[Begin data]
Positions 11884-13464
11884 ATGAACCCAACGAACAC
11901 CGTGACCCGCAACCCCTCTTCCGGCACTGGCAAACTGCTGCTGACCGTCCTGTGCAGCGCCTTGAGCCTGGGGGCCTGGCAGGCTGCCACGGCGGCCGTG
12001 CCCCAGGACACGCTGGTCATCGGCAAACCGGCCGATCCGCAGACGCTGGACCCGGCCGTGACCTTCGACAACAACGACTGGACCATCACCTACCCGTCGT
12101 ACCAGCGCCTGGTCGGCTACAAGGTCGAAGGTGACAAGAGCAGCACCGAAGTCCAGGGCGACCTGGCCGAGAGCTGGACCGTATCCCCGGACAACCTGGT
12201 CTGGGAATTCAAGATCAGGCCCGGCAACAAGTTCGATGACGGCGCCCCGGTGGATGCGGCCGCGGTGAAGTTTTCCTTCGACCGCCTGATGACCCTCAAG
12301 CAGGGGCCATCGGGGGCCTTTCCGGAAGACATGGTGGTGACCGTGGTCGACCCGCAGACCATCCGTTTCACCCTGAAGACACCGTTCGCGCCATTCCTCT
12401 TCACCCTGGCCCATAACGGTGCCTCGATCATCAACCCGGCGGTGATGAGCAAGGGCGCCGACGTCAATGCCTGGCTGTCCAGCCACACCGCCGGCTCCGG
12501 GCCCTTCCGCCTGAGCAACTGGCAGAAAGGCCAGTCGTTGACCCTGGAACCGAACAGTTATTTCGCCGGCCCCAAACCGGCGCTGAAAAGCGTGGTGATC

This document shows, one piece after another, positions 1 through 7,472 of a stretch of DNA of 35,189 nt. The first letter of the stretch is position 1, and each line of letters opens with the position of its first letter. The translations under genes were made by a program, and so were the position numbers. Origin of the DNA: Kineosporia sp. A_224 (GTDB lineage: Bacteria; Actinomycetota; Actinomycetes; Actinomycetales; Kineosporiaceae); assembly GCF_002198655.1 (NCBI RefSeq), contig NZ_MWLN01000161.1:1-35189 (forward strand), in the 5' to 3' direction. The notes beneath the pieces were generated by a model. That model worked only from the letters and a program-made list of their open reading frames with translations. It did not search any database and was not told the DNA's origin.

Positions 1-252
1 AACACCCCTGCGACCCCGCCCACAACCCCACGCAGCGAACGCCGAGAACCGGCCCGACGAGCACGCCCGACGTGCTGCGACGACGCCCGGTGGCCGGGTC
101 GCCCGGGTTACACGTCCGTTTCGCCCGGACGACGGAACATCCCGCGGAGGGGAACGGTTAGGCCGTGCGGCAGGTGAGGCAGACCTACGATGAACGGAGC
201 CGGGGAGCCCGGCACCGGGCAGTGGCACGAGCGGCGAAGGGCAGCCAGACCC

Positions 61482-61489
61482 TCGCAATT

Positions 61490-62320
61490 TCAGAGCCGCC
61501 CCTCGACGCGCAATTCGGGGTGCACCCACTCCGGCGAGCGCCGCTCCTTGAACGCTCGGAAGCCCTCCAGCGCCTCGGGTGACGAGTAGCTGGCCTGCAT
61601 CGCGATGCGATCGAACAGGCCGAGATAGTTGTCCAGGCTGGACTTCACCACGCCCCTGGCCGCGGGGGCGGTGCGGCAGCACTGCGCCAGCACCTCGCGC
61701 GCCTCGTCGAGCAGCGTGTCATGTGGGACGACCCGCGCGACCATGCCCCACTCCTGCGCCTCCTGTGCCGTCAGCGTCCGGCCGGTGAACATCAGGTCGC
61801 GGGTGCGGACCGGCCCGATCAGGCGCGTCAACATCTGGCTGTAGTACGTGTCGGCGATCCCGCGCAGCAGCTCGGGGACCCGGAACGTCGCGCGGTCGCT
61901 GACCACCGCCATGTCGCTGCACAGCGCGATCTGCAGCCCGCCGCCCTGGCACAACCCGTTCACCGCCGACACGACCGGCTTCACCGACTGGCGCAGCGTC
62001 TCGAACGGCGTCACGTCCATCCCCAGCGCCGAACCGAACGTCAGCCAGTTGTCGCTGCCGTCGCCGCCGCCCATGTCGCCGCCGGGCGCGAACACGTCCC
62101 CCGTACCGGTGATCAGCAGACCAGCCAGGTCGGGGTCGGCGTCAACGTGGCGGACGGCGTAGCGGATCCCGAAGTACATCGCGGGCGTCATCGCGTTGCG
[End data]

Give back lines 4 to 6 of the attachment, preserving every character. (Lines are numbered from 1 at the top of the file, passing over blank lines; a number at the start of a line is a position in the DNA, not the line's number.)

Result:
12001 CCCCAGGACACGCTGGTCATCGGCAAACCGGCCGATCCGCAGACGCTGGACCCGGCCGTGACCTTCGACAACAACGACTGGACCATCACCTACCCGTCGT
12101 ACCAGCGCCTGGTCGGCTACAAGGTCGAAGGTGACAAGAGCAGCACCGAAGTCCAGGGCGACCTGGCCGAGAGCTGGACCGTATCCCCGGACAACCTGGT
12201 CTGGGAATTCAAGATCAGGCCCGGCAACAAGTTCGATGACGGCGCCCCGGTGGATGCGGCCGCGGTGAAGTTTTCCTTCGACCGCCTGATGACCCTCAAG